Friday, August 5, 2011
The North Carolina State Bar has an opinion setting guidelines for an law firm's use of a live chat room:
Although the use of this type of technology is permissible, the practice is not without its risks, and a law firm utilizing this service must exercise certain precautions. The law firm must ensure that visitors who elect to participate in a live chat session are not misled to believe that they are conversing with a lawyer if such is not the case. While the use of the term “operator” seems appropriate for a nonlawyer, a designation such as “staff member,” or something similar, would require an affirmative disclaimer that a nonlawyer staff member is not an attorney. The law firm must ensure that the nonlawyer agent does not give any legal advice.
The law firm should be wary of creating an “inadvertent” lawyer-client relationship. In addition, the law firm should exercise care in obtaining information from potential clients and be mindful of the potential consequences/duties resulting from the electronic communications. Rule 1.18 provides that a person who discusses with a lawyer the possibility of forming a client-lawyer relationship with respect to a matter is a prospective client and that, even when no client-lawyer relationship ensues, a lawyer who has had discussions with a prospective client may generally not use or reveal information learned in the consultation. Furthermore, Rule 1.18(c) prohibits a lawyer from representing a client with interests materially adverse to those of a prospective client in the same or a substantially related matter if the lawyer received information from the prospective client that could be significantly harmful to that person in the matter. Therefore, acquiring information from a prospective client via the live chat service could create a conflict of interest with a current client that would require withdrawal.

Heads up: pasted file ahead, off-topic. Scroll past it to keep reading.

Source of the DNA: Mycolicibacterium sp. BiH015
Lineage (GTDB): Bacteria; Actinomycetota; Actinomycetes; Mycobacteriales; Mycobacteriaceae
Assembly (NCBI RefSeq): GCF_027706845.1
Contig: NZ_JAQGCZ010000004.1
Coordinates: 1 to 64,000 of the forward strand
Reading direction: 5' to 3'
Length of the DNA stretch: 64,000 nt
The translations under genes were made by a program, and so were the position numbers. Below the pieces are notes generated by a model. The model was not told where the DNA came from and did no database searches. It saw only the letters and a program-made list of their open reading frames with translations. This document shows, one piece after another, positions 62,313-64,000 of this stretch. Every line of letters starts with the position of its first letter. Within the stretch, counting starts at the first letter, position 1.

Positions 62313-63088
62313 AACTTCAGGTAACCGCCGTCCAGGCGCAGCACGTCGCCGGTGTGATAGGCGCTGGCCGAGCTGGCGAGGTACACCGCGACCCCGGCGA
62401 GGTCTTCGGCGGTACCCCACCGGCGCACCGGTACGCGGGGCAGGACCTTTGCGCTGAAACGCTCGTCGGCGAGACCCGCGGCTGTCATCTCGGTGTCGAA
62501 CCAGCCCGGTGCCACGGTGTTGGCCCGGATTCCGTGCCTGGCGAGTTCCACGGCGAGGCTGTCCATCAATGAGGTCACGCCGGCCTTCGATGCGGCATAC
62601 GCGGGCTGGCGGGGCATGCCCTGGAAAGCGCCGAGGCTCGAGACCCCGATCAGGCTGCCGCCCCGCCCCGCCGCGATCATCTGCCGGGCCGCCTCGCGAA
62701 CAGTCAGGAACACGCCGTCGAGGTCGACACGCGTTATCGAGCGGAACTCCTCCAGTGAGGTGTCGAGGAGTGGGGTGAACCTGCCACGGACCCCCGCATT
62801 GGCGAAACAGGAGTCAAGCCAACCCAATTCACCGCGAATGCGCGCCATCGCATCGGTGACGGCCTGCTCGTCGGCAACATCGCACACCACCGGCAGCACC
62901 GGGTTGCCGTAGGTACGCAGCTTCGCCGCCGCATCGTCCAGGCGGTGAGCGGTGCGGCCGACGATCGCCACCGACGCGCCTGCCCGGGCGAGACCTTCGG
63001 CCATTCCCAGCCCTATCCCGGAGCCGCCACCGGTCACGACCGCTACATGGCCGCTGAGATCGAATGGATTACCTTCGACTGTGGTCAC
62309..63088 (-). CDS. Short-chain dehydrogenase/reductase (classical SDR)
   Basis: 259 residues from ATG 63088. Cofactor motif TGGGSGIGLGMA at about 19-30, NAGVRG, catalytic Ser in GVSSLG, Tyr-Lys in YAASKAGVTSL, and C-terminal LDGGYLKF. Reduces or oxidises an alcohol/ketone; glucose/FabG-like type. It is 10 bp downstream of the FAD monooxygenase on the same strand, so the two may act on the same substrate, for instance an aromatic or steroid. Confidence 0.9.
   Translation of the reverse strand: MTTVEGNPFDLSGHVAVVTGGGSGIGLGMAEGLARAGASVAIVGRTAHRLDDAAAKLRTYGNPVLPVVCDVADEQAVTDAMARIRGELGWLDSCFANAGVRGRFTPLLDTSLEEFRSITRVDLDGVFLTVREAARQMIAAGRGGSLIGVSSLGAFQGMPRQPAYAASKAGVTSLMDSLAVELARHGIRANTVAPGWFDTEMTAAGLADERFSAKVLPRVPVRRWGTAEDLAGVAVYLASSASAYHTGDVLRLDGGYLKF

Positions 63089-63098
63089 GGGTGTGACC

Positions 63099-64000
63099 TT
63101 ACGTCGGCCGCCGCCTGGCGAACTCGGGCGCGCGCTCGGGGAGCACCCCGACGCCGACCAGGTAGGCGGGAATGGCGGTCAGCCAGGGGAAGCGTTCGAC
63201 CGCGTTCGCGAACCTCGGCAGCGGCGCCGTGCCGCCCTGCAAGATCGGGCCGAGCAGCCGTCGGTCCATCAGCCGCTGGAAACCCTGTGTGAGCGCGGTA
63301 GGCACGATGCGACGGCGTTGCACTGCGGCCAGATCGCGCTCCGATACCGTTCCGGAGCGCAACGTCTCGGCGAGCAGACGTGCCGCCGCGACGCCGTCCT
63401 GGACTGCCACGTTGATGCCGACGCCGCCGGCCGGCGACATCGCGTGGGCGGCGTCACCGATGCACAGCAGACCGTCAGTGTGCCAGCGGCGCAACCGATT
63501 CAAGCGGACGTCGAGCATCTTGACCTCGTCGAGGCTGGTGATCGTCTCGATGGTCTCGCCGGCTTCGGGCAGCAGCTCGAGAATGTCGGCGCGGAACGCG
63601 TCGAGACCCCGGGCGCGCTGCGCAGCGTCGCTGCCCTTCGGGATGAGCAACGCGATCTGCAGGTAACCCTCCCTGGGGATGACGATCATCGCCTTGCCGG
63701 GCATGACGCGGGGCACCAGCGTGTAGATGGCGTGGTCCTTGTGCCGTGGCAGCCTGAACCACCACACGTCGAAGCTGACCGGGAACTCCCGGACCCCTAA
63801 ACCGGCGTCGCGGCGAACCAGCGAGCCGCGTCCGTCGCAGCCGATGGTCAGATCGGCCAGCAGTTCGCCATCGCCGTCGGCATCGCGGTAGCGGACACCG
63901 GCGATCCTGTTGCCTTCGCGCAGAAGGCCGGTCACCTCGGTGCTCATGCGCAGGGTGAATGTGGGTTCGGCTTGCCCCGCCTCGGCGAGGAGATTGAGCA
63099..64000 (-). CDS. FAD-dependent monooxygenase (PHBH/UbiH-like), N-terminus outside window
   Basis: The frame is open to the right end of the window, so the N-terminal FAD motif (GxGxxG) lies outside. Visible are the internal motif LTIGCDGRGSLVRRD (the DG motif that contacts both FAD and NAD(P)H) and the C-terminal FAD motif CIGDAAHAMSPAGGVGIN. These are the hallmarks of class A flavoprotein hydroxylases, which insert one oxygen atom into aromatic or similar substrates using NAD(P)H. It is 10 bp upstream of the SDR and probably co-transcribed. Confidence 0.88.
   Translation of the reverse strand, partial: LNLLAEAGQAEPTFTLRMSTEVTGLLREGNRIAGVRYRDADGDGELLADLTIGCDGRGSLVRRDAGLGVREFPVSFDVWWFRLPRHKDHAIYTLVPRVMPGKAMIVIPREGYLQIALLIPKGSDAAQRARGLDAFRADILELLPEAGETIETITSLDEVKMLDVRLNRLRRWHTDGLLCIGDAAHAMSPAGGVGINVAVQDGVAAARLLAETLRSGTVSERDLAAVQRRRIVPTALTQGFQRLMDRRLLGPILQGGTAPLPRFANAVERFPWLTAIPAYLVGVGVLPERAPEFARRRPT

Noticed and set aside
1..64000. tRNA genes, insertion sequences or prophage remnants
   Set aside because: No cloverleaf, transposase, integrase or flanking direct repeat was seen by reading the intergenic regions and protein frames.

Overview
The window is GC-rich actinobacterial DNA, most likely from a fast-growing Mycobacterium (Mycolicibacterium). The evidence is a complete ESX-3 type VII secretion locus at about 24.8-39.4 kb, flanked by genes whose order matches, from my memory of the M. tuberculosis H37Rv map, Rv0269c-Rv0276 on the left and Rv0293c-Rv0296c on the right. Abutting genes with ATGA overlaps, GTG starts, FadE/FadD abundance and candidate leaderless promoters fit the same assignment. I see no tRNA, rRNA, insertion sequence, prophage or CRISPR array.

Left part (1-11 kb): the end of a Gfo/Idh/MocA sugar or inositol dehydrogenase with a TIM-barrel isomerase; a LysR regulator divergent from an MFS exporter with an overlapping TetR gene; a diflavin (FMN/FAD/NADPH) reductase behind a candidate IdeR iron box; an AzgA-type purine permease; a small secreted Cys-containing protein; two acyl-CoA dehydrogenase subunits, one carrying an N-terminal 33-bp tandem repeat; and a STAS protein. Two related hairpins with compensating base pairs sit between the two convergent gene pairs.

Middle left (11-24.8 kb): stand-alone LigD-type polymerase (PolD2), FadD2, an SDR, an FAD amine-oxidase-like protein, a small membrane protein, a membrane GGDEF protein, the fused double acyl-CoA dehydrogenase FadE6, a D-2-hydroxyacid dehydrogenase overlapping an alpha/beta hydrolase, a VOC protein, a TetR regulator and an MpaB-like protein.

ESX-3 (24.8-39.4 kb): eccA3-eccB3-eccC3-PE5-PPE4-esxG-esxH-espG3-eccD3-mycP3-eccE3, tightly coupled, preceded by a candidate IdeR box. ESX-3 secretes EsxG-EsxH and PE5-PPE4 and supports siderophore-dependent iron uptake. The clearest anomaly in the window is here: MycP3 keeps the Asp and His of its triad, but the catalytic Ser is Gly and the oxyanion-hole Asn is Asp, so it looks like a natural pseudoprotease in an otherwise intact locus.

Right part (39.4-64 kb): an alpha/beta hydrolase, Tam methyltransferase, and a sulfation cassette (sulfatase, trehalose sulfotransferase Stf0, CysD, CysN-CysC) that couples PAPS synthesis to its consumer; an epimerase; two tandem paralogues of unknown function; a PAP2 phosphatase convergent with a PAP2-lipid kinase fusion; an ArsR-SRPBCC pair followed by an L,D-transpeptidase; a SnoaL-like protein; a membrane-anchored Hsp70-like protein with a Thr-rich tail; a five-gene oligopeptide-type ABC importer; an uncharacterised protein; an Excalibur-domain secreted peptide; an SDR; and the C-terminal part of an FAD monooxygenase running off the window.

The rules governing solicitation do not apply to communications not initiated by the attorney. (Mike Frisch)